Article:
Carbon monoxide production from five volatile anesthetics in dry sodalime in a patient model: Halothane and sevoflurane do produce carbon monoxide; temperature is a poor predictor of carbon monoxide production

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Abstract

Background: Desflurane and enflurane have been reported to produce substantial amounts of carbon monoxide (CO) in desiccated sodalime. Isoflurane is said to produce less CO and sevoflurane and halothane should produce no CO at all. The purpose of this study is to measure the maximum amounts of CO production for all modern volatile anesthetics, with completely dry sodalime. We also tried to establish a relationship between CO production and temperature increase inside the sodalime. Methods: A patient model was simulated using a circle anesthesia system connected to an artificial lung. Completely desiccated sodalime (950 grams) was used in this system. A low flow anesthesia (500ml/min) was maintained using nitrous oxide with desflurane, enflurane, isoflurane, halothane or sevoflurane. For immediate quantification of CO production a portable gas chromatograph was used. Temperature was measured within the sodalime container. Results: Peak concentrations of CO were very high with desflurane and enflurane (14262 and 10654 ppm respectively). It was lower with isoflurane (2512 ppm). We also measured small concentrations of CO for sevoflurane and halothane. No significant temperature increases were detected with high CO productions. Conclusions: All modern volatile anesthetics produce CO in desiccated sodalime. Sodalime temperature increase is a poor predictor of CO production. © 2005 Keijzer et al; licensee BioMed Central Ltd.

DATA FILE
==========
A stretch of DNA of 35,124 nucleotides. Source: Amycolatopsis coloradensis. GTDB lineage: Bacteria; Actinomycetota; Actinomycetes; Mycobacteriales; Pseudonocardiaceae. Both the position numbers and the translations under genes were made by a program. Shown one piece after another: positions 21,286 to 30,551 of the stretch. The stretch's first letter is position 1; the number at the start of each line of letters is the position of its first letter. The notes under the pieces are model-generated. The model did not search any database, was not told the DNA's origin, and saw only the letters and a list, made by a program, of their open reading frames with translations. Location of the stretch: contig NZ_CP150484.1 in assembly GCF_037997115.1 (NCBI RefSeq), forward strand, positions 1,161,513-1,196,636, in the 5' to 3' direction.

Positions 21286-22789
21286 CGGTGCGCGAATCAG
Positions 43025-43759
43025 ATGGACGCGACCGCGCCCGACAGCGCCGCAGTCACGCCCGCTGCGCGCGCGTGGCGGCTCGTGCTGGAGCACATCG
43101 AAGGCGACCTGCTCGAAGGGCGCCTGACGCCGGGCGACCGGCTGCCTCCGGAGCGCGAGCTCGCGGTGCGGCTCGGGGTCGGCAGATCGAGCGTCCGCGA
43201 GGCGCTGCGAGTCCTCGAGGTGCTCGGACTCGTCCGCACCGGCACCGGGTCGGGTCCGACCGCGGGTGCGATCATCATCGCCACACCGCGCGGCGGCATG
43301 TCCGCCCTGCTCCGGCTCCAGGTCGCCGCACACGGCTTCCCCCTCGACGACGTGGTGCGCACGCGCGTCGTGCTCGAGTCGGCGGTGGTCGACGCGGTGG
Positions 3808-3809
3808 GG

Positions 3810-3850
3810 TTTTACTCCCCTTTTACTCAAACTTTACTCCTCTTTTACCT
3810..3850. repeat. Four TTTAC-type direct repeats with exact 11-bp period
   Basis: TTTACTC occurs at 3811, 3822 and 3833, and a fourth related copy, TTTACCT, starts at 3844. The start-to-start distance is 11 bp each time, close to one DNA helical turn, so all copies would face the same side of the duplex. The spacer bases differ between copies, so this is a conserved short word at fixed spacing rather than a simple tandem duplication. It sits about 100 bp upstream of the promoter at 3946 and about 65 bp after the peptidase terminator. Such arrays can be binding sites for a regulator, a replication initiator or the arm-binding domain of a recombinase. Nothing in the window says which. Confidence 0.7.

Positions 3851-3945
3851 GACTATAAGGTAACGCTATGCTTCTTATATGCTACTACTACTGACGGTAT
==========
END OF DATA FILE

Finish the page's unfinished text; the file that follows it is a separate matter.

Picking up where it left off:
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Keijzer, C., Perez, R. S. G. M., & de Lange, J. J. (2005). Carbon monoxide production from five volatile anesthetics in dry sodalime in a patient model: Halothane and sevoflurane do produce carbon monoxide; temperature is a poor predictor of carbon monoxide production. BMC Anesthesiology, 5. https://doi.org/10.1186/1471-2253-5-6

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